With that as background let’s go on to the rewriting of history. If you read Wikipedia, you are led to believe that the M1097 was never competed. The fiction told is that Boeing developed the vehicle privately, presented it to the government and after testing the Army bought it. Other sources that mention the history repeat this falsehood. A little deeper diving with knowledge that LTV participated shows some acknowledgement of that fact. Since LTV Missiles and Electronics was sold to Loral in 1992 and later to Lockheed Martin, I guess they got wiped from the history. There is a picture at the following link. Though the article says we produced some, my knowledge is that we never did. We might have tried to sell the system to some of our allies.

    • Thank you for your comments. The M1097 is deployed. I haven’t read the Wikipedia page, but they are not exactly the best source. Beltway bandits are so named for a reason. Better that they would be called “Beltway Pirates”.

      Notwithstanding, I’d like to see CLAWS come back.

  3. I didn’t know there was a ground launched version of the AMRAAM.

    I did some development work on the AMRAAM when I was at Hughes in the middle 1980’s.

    • The system worked well, but USGOV felt that it wasn’t needed for Afghanistan. However they’ve remained in inventory and will be needed against Chinese air threats to USMC expeditionary forxes.

  4. Why is the LAV-25 out of date? What makes it out of date? For a light reconnaissance armored combat vehicle It has to be somewhat fast and lightly armored to withstand small arms fire, am I correct? I have ridden in several when attached to Marine MP units as an Army MP and the jarheads spoke highly of the LAV-25. As a combat vehicle I thought it better then the Ford Jeeps we ran around in but not as good as a Bradly…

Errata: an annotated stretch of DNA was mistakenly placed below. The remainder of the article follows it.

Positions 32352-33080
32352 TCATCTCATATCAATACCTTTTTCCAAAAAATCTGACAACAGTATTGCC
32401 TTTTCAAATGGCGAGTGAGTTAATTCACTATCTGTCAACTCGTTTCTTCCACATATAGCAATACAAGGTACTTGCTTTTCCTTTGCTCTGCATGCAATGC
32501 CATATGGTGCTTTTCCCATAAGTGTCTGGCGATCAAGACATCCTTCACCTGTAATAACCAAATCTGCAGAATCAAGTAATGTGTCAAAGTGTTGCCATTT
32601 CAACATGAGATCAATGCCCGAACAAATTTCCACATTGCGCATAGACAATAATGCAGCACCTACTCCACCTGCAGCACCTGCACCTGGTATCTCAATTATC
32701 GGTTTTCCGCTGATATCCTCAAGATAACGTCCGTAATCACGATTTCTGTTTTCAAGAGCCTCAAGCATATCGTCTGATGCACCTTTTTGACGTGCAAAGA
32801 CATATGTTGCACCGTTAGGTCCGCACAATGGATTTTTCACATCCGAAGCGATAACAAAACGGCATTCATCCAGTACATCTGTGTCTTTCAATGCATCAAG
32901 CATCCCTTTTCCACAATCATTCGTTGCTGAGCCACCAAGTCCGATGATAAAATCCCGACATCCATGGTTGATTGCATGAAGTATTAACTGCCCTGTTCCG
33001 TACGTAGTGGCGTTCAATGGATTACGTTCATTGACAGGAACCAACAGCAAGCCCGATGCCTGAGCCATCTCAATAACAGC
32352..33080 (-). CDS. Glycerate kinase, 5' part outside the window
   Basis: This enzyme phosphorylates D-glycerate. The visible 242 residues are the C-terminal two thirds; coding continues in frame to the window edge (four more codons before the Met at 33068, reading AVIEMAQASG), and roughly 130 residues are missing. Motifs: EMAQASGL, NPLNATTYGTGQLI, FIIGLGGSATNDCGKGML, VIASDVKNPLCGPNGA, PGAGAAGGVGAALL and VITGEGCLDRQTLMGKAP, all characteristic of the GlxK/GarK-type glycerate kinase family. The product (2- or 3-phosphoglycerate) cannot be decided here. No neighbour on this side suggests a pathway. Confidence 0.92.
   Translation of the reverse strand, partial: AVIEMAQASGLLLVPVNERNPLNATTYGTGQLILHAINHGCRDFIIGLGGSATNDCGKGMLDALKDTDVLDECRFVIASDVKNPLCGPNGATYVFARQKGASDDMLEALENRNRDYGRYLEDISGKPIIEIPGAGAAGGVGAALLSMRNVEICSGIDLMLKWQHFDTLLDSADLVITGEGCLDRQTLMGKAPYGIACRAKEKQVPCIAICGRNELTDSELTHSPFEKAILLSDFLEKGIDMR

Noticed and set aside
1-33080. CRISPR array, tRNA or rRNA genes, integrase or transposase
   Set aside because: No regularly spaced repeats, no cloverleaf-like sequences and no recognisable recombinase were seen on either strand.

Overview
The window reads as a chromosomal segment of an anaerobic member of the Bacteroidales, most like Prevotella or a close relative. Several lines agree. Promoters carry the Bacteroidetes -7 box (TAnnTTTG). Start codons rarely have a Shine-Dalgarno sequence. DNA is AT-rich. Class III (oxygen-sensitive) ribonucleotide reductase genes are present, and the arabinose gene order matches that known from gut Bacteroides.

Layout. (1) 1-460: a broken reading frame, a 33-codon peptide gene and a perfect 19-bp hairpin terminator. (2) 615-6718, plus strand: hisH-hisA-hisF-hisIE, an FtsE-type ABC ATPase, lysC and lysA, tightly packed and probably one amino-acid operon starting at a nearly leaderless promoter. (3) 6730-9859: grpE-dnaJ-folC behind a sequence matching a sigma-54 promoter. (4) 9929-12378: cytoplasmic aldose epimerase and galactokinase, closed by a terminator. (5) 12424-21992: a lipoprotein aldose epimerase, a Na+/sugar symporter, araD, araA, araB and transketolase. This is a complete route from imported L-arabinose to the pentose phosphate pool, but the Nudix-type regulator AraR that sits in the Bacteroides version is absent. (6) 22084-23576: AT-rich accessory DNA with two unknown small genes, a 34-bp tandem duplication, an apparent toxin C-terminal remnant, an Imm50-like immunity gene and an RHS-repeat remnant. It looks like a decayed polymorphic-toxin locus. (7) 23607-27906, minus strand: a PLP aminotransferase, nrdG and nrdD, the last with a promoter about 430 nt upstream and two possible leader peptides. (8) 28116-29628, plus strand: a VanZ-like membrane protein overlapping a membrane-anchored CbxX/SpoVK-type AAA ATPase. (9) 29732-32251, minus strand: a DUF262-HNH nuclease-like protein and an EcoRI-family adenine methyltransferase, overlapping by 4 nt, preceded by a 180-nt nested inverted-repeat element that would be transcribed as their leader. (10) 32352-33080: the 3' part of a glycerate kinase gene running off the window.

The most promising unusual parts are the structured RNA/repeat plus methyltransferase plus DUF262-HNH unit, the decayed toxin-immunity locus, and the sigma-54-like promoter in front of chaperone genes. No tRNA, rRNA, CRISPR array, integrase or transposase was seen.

• The new proposed replacement has reactive armor, which is cool, so long as you’re not leg infantry anywhere near the ARV…

      I think that the primary concern is that it’s not electronically networked for a modern battlefield. Keep in mind, Cederq, that I’m a dinosaur. In the new world, what one ARV sees, they all see, whether it’s a ground threat or an air threat. Distributed information on the battlefield is the new way to fight. I though that putting a blasting cap into a sock of C-4 was enough, but apparently it’s not.

      • I’m willing to bet that some company could take them, strip them down completely, and rebuild them to meet the requirement to operate networked.

        I know they do that with the Abrams, and you get a better-than-new tank.

        Probably not enough profit for one of the big companies to do, but most of that stuff should almost be off-the-shelf….

        • I can’t argue that point. And because the new beast is barely a concept vehicle, it’s like pounding sand with a hammer. My guess is that the Marine Corps wants an amphibious wheeled Bradley AFV. The LAV 25 may be too small? But they’re supposed to be small if they’re “light”. They are scheduled to receive the new Joint Light Tactical Vehicle (follow-on to the HUMVEE) so the new machine needs more armor, a gun, etc. more than the Light Tactical Vehicle. It has to be more than the Amphibious Combat Vehicle (wheeled, no gun) troop carrier. And it will compete (I guess) in some ways with the new Expeditionary Fighting Vehicle.

          So let’s say that USMC is tired of the LAV 25 and wants an up-armored Amphibious Combat Vehicle with a gun. That’s what the ARV is – essentially.

  5. The primary factor in LAV-25 rebuild life might well be either salt water corrosion, or space for electrical generation. Modern combat systems use crazy amounts of power, and if there’s no room for more generators, that limits the upgradeability.

    Just look at how much onboard generation a modern civvie car uses, for an example. Lots of pickup trucks have to have 2 alternators now, imagine the load from all that comms gear, sensors and stuff in a fighting vehicle.

    Or they just might want something newer and shinier.

    • Or maybe all of those reasons. From my reading and discussions, they are concerned about networking the battlefield and the LAV-25 lacks the organic capacity and possibly also the additional armor that they want to slap on. We can all argue whether it’s cheaper to keep the hermit crab in the existing shell or to find it a new one.

  6. if they sell them surplus i’ll mortgage the house. always loved those things. the army should have went to them instead of the bradley. like everything else they add so much crap onto it that the original mission concept gets lost.